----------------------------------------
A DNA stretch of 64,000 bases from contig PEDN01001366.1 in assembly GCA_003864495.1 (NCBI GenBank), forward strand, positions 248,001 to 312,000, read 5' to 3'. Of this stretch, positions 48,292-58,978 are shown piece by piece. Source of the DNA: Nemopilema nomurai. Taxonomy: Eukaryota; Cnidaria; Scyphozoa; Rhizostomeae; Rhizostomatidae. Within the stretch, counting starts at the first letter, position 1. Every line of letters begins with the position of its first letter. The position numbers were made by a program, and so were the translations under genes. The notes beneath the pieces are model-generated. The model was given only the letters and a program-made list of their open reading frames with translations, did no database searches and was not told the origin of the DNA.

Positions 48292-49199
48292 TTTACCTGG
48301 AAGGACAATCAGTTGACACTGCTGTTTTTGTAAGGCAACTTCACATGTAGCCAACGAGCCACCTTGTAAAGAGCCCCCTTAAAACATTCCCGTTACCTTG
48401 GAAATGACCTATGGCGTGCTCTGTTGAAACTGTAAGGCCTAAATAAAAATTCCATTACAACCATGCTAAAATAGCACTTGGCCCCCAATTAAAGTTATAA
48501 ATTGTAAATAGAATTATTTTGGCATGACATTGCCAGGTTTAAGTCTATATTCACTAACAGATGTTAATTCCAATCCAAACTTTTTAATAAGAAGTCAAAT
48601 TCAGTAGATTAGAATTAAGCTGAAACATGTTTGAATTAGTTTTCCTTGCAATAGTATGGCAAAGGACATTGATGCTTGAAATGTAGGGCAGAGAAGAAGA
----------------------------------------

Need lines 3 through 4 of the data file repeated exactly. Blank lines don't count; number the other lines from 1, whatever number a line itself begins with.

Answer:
48292 TTTACCTGG
48301 AAGGACAATCAGTTGACACTGCTGTTTTTGTAAGGCAACTTCACATGTAGCCAACGAGCCACCTTGTAAAGAGCCCCCTTAAAACATTCCCGTTACCTTG